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Learning for the (long) weekend: The power of Niagara Falls

Canada’s most famous attraction is an opportunity to get up close to the force of nature in adventurous, exciting and educational ways.

Niagara Falls is where the power of nature meets the impact of innovation. If you haven’t been to the Falls recently, now might be the time to revisit – especially since The Tunnel at the Niagara Power Station opened. 

Thanks to the power station museum, and other Niagara Parks Commission attractions, spending a weekend in Niagara Falls, Ont. can be a captivating educational experience, especially if you’re curious to see the great outdoors collide with engineering marvels.

The power of 168,000 cubic metres of water cascading over the crestline of the 57-metre-high Horseshoe Falls every minute helps generate electricity that keeps the lights on across Southern Ontario and western New York state.

Head to Niagara Falls to find out how. Believe it or not, Niagara Falls might be the weekend destination of choice for STEM enthusiasts, and it’s an easy drive from Hamilton.

Wait. I know what you might be thinking: Are you talking about Niagara Falls - that tourist destination friends visiting from faraway places demand to see when they’re in town? That city best known for casinos, Clifton Hill, Louis Tussaud’s Wax Museum (a feature since 1959), waterparks, and a dinosaur-themed mini golf park? 

An incredible 168,000 cubic metres of water cascades over the crestline of the 57-metre-high Horseshoe Falls every minute. ALL PHOTOS: Sherri Telenko for HCM

Niagara Parks versus Clifton Hill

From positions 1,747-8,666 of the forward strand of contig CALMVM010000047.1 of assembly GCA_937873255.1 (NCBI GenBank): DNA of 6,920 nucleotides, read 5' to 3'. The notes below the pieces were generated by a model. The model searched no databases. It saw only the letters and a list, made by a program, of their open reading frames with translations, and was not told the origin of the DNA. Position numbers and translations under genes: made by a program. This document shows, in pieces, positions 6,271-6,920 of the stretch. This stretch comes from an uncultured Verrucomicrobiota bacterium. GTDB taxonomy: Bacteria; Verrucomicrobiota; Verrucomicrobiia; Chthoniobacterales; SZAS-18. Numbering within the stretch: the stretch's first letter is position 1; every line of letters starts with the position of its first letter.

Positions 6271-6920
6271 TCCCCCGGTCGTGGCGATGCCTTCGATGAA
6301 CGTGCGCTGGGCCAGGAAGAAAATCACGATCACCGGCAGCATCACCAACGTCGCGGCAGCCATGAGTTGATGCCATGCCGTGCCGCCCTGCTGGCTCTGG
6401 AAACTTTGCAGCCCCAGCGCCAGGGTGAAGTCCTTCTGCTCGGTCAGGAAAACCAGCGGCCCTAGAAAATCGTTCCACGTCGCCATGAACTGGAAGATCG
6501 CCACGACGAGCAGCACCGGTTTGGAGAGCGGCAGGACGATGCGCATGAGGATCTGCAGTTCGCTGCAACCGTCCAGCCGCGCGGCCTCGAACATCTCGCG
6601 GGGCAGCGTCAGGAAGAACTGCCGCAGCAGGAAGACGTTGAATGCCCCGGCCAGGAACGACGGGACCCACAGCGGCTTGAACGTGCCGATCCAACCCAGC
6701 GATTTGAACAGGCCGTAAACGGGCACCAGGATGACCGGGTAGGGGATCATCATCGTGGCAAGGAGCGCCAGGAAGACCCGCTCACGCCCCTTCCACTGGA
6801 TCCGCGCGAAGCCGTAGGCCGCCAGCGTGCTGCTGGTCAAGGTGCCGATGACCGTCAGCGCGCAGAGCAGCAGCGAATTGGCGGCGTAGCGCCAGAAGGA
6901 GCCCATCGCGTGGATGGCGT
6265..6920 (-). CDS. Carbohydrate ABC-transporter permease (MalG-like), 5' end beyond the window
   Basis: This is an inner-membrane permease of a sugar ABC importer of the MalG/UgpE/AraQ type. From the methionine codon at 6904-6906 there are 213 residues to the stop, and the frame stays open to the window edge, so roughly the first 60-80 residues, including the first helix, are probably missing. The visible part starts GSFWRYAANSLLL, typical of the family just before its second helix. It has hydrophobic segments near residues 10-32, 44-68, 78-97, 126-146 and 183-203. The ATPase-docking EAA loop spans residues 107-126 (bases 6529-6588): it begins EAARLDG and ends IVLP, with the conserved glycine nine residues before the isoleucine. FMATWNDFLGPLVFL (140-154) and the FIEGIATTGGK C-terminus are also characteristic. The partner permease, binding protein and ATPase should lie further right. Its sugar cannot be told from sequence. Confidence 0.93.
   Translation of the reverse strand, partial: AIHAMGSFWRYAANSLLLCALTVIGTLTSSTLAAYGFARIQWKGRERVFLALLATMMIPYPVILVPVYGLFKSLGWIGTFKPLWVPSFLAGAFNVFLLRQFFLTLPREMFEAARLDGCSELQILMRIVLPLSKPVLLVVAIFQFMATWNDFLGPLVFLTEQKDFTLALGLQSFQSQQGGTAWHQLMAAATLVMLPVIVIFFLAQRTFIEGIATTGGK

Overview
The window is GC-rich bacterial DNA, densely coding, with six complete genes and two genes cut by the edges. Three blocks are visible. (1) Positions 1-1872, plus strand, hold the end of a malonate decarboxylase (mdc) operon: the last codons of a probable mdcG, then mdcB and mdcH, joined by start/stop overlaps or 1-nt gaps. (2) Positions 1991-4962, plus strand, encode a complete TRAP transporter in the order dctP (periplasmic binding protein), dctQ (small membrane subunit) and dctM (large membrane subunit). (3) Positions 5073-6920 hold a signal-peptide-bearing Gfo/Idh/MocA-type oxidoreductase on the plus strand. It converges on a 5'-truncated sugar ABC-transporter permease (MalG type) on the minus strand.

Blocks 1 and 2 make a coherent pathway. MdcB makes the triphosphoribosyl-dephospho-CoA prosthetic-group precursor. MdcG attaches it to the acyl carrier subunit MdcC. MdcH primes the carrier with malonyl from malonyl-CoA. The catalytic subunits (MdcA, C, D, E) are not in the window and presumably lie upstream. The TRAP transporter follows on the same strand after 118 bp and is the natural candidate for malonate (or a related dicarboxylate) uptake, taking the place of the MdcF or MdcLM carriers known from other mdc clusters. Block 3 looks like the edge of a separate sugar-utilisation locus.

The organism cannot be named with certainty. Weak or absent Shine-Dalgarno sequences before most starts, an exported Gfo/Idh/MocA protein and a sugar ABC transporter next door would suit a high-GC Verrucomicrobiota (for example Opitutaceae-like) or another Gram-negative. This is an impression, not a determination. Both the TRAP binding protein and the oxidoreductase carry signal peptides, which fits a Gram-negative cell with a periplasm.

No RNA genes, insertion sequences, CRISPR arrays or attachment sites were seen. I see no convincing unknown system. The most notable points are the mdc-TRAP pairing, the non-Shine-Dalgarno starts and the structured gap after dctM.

Yes. That Niagara Falls. I’ll be the first to admit I’ve spent afternoons playing Skee-Ball at the arcade, eating lunch at the Rainforest Cafe (love the simulated storms), and then trying my luck at a few Wild Card slot machines in the evening at either Casino Niagara or Fallsview.

However, the Niagara Parks Commission has been rescuing visitors from tourist snares for more than 50 years. Thanks to the commission and the Niagara Horticultural School, the area around the Horseshoe Falls (a natural marvel thanks to melting glaciers millions of years ago) is accessorized with perfectly sheared shrubs and manicured gardens.

The Niagara Parks Commission is also responsible for the best Niagara Falls immersive learning experiences including The Tunnel at the Niagara Parks Power Station. One hundred and twenty years ago, a team of workers armed only with lanterns, dynamite, pickaxes, and shovels gradually dug a 680-meter-long tunnel (2,200-feet), 56 meters (180-feet) beneath the Niagara Parks Power Station. A century later, we can all walk through it to the edge of the Niagara River.